Formation and preservation of authigenic pyrite in the methane dominated environment


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Dr. Lan-Feng Fan and Prof. Saulwood Lin from the Institute of Oceanography, explore authigenic pyrite formation and preservation in the methane dominated Environment.  This study, published in Deep Sea Research Part I (08/2018), finds approximately 50% of sulfate were preserved in sediments as pyrite, which is 10 fold higher than that in normal marine environments.  Time require for the pyrite formation is about 4400 years, based on diffusion model calculation of barium sulfate precipitation.

Sulfate reduction could go through dissimilatory sulfate reduction and anaerobic methane oxidation couple with sulfate reduction (AOM-SR) with pyrite the end product. While AOM-SR is an important process in oxidizing methane and limiting methane entering the ocean, there is limited information available regarding pyrite formation and preservation under methane dominated environment. The purpose of this study is to report pyrite formation and preservation at a methane dominated environment, the YuanAn Ridge, where methane seeps have been observed, and to evaluate how would that differ from typical anoxic environment. Pore water methane, sulfate, dissolved sulfide, barium, and sediment pyrite, barium/Al ratio and organic carbon in sediments were analyzed from sediments collected by piston cores on board the R/V Ocean Researcher I (OR-I) from the study environment.

The results showed methane flux is controlling pyrite formation in this methane dominated environment. Pyrite concentration is linearly correlated with methane flux with exceptions to shallower sulfate methane transition zone (SMTZ) sites where methane could have vent directly to the overlying water and contribute less to the pyrite formation. The more methane entering the SMTZ, the more pyrite formed and preserved in the sulfate methane transition zone sediments. Authigenic pyrite from dissimilatory sulfate reduction is a small fraction of the pyrite found in the methane dominant and low in organic carbon environment, with majority of pyrite derived from AOM-SR. Large spatial variations on rate of sulfate reduction, pyrite and methane concentrations were observed in the studied area sediments. Depth of sulfate methane transition zone varied between 1 and 14 m and is a log function of methane flux. Pore water sulfate profiles displayed three different types, linear, concave up and down, indicating methane flux have varied in time.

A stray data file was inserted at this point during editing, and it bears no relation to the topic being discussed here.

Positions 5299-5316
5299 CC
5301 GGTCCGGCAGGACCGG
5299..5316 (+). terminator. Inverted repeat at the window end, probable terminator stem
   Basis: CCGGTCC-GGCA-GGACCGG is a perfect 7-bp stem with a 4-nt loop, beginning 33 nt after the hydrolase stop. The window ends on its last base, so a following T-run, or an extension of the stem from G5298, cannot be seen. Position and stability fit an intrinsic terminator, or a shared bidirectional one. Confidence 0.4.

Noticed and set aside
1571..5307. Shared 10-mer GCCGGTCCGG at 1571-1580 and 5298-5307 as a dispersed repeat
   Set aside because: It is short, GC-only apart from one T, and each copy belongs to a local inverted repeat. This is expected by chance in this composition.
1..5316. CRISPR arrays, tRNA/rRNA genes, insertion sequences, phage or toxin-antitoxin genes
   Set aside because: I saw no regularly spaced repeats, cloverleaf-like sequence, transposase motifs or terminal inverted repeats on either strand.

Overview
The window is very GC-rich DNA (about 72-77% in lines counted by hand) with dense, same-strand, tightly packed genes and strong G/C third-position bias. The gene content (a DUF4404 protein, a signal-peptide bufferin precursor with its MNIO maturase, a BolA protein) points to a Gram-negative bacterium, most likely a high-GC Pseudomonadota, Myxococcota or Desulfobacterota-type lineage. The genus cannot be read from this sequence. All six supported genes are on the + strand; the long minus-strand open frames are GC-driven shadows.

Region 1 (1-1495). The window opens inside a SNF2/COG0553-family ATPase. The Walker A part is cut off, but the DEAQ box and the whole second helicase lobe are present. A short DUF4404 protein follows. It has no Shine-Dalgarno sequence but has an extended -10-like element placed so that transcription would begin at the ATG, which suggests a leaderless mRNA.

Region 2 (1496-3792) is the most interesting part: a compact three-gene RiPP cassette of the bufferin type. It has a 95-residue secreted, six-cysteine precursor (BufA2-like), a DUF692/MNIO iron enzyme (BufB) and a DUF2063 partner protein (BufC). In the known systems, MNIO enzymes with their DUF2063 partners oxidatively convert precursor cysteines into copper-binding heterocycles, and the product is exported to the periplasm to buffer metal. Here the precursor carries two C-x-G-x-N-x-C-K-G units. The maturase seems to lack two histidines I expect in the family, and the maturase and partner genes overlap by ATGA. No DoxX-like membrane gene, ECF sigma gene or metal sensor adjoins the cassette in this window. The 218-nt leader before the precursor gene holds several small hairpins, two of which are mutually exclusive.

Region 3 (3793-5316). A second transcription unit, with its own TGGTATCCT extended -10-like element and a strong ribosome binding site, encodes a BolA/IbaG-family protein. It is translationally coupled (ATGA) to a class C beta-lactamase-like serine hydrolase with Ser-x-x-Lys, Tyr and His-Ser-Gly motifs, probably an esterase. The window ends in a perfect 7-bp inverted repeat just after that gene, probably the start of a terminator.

Pyrite burial efficiency is high, approximately 50% of sulfate entering the SMTZ were preserved in sediments as pyrite. This efficiency of sulfate reduction through AOM-SR is much higher than pyrite formation from dissimilatory sulfate reduction in normal marine sediments. The AOM-SR and pyrite formation occurred at depth within the SMTZ favor a higher degree of pyrite preservation. Time require for the pyrite formation is about 4400 years in the YAR sediments, based on diffusion model calculation of barium sulfate precipitation.

Extended reading

  1. Fan, L., S. Lin, C.-W. Hsu, I.-T. Tseng, and K. M. Huang. Formation and preservation of authigenic pyrite in the methane dominated environment” Deep-Sea Research Part I, 2018(8), 138, 60–71.
  2. Egger, M., N. Riedinger, J. M. Mogollon, and B. B. Jorgensen. Nat. Geosci., 2018, 11, 421-425.

Fig. 7. Conceptual diagram (A) of pyrite accumulation in a methane dominated environment. (B) a model diagram showing position of maximum concentrations of barium sulfate, pyrite and vertical profiles of pore water dissolved sulfate, barium and methane based on data from Station N6. Station N6, 24, 26 and 21 referring to data in text. Black arrow bar: relative magnitude of methane flux; White arrow bar in dark shaded area: relative magnitude of pyrite accumulation. Dot shaded area: Barite buildup zone. Dark shaded area: pyrite accumulation zone. Gray shaded area: lower boundary of the sulfate methane transition zone. Bubbles: methane gas seep into water column on top of the YAR. (from Fan et al., DSR I, 2018)